The Courage to be Gentle By Nikki White



“Recently, while reading Colossians, I was particularly struck by one line,” Aiyla said, reflecting on Colossians 3:12. “It says, ‘Therefore, as God´s chosen people, holy and dearly loved, clothe yourselves with compassion, kindness, humility, gentleness, and patience.’” Then she paused.

“It takes great courage to be gentle.”

Aiyla began serving with Multiply in Central Asia, but in order to secure a long-term visa, she joined another non-profit agency that enabled her to find employment working with disabled children. Even with six years of professional work experience caring for the mentally and physically challenged, she was unprepared for what this would look like in a Central Asian context.

“When a child with a disability is born here,” she shared, “parents have little help. I’ve heard parents say that doctors refer to their child as ‘a piece of meat’ or a ‘vegetable’. In some regions, the parents are so ashamed that these children are hidden and left without any encouragement to develop.”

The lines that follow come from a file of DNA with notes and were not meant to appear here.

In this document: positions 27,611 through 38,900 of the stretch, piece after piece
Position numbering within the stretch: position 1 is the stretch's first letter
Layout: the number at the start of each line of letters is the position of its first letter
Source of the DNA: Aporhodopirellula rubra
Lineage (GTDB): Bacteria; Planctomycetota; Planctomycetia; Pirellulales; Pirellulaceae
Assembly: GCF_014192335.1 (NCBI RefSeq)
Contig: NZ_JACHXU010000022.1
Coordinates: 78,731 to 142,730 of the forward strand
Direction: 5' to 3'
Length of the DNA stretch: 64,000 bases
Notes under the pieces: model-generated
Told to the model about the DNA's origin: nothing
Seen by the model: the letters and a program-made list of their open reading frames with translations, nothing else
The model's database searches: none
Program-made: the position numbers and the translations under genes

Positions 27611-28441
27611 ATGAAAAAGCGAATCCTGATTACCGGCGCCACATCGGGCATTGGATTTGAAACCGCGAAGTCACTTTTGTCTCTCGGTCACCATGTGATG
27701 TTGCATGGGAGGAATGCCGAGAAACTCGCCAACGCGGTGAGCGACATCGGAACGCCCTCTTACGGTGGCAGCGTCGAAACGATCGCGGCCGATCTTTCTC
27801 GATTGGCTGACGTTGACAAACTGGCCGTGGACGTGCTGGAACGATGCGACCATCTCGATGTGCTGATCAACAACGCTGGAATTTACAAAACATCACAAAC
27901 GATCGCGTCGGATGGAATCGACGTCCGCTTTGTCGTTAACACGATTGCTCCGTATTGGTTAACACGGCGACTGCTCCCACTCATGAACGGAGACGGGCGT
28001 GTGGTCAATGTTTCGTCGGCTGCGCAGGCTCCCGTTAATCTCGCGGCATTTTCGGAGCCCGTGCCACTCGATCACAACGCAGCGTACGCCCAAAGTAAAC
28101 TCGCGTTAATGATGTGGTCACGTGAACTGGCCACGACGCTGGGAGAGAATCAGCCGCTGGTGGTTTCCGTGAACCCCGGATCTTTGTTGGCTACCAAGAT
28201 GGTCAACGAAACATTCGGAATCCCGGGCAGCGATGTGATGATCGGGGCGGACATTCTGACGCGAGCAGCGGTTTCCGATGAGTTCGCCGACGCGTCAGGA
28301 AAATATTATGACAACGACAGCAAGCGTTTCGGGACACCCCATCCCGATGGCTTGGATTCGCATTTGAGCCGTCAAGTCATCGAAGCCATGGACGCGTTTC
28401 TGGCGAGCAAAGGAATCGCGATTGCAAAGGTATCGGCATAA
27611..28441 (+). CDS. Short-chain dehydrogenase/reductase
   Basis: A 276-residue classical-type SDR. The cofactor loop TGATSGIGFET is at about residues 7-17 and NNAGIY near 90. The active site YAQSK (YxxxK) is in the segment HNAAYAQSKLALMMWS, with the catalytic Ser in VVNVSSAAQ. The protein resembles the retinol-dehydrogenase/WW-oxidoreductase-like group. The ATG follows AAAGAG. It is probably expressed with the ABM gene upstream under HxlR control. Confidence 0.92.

Good therapy is difficult to find and, where it exists, prohibitively expensive. Most therapeutic approaches to physical disabilities involve rigorous, painful, and largely useless massage. Because of this, Aiyla began to walk alongside mothers of disabled children through a playgroup. “We have fun together,” she said. “Then we share a cup of tea and talk deeper. I offer advice and, more importantly, prayer.”

Over time, Aiyla saw that it was desperation that drove parents to allow well-meaning therapists to try and “knead out” problems in their children’s limbs. “The results are traumatized children, deformed and unstable little feet, and dislocated joints,” she reflected sadly. “Parents are actually afraid to be gentle. They want their children cured,” she explained, “and fear that this may not happen.”

Praying about this, she was struck by the words of Colossians 3:12, describing God’s people as “holy and dearly loved”. It led her to view the deeply rooted fears of others with compassion, and to encourage parents to see each of their children as a precious gift from a God who loves them all, gently and unconditionally. As relationships deepened and trust began to grow, some parents and therapists became open to learning different physiotherapy techniques, even attending seminars on community-based rehabilitation. Shame slowly lost its grip.

Pray for Aiyla, and for healing and transformation to come to broken families in Central Asia.

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